Back in 1989, decades before Donald Trump was extolling the virtues of law and order on the presidential debate stage, he purchased a full-page newspaper ad that all but called for the execution of five black and Hispanic teenagers who turned out to be innocent of the crime of which they were accused. In 2016, rather than renouncing his barbarous younger self, Donald Trump is still talking about the Central Park Five.
Some quick background: A 28-year-old white woman was jogging through Central Park one night when she was attacked, raped, beaten with a rock until she suffered brain damage, tied up, and abandoned. The police, the tabloids, and the people of the city were understandably eager to find the perpetrator, and a group of boys—eventually known as the Central Park Five—were arrested and convicted for the unspeakably gruesome assault.
The episode was an unusually good opportunity for Donald Trump to pursue the obsession that animated him in those days, before he had a network TV show or a presidential campaign: getting his name into the New York City newspapers. He purchased full-page ads in the New York Daily News, New York Times, New York Post, and Newsday with the headline “BRING BACK THE DEATH PENALTY. BRING BACK OUR POLICE!” The ads, which ran about two weeks after the attack, did not mention the Five by name, but a line about criminals who “beat and rape a helpless woman” clearly referenced them.
In terms that are startling in their brutality, Trump called for retaliation against those who would commit such acts (emphasis mine):
Mayor Koch has said that hate and rancor should be removed from our hearts. I do not think so. I want to hate these muggers and murderers. They should be forced to suffer, and, when they kill, they should be executed for their crimes. They must serve as examples so that others will think long and hard before committing a crime or an act of violence. Yes, Mayor Koch, I want to hate these murderers and I always will. I am not looking to psychoanalyze or understand them, I am looking to punish them. If the punishment is strong, the attacks on innocent people will stop. I recently watched a newscast trying to explain “the anger in these young men.” I no longer want to understand their anger. I want them to understand our anger. I want them to be afraid.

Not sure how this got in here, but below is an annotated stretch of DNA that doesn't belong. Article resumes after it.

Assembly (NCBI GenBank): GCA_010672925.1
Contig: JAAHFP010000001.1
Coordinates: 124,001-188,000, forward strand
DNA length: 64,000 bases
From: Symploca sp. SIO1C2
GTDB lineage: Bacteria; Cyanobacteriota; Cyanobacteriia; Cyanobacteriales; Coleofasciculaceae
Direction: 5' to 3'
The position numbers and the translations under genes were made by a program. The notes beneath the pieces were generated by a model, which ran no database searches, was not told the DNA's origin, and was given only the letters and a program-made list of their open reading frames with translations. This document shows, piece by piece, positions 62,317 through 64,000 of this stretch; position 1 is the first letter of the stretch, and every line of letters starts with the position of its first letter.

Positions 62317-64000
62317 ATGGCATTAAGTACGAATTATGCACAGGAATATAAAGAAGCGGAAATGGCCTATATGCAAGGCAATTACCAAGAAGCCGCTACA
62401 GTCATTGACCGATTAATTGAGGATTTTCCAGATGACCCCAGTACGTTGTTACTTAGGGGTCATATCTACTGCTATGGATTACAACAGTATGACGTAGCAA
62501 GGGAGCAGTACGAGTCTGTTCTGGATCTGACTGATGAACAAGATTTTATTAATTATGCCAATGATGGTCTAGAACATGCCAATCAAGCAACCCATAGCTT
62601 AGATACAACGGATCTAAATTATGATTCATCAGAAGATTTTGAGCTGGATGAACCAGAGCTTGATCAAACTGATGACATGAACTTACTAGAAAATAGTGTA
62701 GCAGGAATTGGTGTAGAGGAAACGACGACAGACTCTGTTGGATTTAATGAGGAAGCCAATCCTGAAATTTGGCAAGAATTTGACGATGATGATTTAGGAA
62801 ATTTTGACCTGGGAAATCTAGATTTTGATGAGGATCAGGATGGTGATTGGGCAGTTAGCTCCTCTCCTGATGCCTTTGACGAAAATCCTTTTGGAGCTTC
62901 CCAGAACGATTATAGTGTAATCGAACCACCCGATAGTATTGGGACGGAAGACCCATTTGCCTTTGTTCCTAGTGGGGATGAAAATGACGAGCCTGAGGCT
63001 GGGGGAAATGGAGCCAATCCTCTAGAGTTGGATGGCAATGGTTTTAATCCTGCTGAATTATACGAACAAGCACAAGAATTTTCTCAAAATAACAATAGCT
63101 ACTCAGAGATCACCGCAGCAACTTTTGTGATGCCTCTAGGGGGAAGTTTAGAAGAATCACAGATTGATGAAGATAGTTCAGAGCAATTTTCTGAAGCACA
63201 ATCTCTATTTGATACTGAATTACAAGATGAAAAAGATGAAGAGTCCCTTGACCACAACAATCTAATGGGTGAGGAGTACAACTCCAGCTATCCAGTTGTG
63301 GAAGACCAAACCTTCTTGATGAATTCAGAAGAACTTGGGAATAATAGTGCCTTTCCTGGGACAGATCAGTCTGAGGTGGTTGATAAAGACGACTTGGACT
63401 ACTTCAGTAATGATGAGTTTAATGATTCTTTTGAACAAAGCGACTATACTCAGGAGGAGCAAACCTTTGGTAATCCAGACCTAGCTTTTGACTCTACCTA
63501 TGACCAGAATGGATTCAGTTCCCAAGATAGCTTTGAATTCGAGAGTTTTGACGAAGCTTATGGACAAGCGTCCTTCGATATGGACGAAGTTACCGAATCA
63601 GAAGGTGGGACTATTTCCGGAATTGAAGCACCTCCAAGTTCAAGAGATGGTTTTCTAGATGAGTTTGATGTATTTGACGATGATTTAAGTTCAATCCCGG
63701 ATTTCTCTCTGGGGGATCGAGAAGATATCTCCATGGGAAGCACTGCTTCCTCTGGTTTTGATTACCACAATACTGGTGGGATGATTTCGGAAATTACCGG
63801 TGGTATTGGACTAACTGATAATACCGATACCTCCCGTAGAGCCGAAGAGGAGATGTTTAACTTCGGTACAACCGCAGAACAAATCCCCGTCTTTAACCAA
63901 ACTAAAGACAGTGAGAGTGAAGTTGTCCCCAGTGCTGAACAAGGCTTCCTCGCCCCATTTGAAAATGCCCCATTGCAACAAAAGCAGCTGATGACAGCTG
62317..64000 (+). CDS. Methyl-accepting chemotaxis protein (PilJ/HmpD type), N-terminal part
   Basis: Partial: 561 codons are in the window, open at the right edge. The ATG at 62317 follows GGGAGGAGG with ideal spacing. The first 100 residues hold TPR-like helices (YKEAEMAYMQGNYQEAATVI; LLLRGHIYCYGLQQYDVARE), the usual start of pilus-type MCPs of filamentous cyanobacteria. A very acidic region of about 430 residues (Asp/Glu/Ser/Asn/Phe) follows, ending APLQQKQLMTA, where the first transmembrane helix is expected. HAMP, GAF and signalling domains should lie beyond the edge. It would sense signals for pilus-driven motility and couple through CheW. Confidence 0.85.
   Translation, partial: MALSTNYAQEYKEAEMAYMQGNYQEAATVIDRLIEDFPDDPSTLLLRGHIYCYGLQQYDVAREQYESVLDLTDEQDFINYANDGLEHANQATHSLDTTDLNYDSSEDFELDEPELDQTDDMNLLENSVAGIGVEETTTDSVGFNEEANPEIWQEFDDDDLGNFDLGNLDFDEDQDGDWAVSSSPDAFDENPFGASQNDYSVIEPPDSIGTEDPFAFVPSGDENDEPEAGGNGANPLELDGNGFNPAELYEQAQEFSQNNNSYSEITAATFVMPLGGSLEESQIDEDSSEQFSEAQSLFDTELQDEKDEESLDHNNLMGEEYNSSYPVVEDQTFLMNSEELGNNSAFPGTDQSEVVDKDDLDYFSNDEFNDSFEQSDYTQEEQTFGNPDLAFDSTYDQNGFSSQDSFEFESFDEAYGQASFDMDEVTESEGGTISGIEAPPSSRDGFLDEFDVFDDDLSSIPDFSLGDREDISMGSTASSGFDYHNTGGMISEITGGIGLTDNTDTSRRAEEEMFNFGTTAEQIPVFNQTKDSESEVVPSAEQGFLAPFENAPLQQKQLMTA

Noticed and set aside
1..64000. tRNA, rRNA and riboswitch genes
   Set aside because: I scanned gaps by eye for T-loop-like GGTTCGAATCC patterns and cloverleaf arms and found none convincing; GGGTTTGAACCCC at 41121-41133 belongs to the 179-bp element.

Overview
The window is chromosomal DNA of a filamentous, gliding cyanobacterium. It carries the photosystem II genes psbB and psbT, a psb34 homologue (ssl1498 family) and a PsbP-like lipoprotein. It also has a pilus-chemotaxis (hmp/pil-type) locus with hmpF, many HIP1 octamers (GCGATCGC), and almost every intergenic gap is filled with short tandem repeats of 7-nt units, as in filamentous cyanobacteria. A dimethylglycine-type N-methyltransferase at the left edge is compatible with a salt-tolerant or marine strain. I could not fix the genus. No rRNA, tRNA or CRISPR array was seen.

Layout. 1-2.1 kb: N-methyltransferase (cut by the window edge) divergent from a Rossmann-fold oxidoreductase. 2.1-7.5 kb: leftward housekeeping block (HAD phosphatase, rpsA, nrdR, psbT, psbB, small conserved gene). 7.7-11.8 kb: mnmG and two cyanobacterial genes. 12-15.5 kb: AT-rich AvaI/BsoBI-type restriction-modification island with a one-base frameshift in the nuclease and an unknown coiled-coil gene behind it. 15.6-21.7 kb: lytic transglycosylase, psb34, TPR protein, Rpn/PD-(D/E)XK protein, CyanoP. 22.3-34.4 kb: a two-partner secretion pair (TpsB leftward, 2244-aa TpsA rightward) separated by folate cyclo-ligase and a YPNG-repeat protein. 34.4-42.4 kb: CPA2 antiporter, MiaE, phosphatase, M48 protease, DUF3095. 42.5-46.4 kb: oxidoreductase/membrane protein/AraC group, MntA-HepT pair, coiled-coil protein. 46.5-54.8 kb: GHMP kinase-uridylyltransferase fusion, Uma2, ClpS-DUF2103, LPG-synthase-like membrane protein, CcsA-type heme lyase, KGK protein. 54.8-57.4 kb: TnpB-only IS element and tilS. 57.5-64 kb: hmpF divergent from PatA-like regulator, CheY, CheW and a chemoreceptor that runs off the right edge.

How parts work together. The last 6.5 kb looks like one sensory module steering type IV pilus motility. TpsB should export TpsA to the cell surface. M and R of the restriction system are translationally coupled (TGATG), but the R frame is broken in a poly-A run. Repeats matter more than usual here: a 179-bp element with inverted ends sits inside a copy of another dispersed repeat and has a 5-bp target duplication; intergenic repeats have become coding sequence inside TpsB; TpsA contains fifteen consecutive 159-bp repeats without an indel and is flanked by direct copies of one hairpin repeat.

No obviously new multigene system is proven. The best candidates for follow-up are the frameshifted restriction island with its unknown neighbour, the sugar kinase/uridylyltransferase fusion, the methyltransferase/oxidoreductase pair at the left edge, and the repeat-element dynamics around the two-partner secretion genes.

As CNN notes, police recorded confessions to the crime from each of the boys after two days of questioning, but none of them admitted that he had done the rape himself, instead pointing the finger at someone else within the group. In court, the Five said that the confessions were false, and that they’d been deprived of food and sleep during the interrogations. Still, the prosecution’s case dealt with little more than their statements to police, and they were convicted.
In 2002, another man, who’d been convicted of another rape and murder, confessed to the attack in Central Park that night, claiming that he’d acted alone. Investigators matched that man’s DNA with DNA found in semen on the victim’s body. None of the Five’s DNA was ever connected to the scene. They were exonerated, after some of them had spent a decade in prison, and the city paid out a $41 million settlement to them in 2014.
A CNN reporter asked Trump this week for his thoughts on the case, nearly 30 years after he called his Old Tetament fury down upon five innocent boys. “They admitted they were guilty,” he said. “The police doing the original investigation say they were guilty. The fact that that case was settled with so much evidence against them is outrageous. And the woman, so badly injured, will never be the same.”
The idea that there was “so much evidence against them” is ludicrous. There was very little physical evidence connecting the boys to the scene of the crime, and their confession was likely coerced. The man who later confessed, on the other hand, did so without coercion, and his semen was connected by “a factor of one in 6,000,000,000 people” to that which was found on the victim.
But more than his poor prosecutorial judgement, Trump’s devotion to the idea that the Five are guilty reveals that his ostensible commitment to upholding criminal justice is fundamentally bogus. The candidate talks a lot about respecting law and order. New York’s legal system unequivocally declared the Central Park Five’s innocence in 2002. If one truly respects the law, one should respect the exonerations it doles out as well as the convictions. But Donald Trump doesn’t care about the law. He cares about looking tough, and locking people up.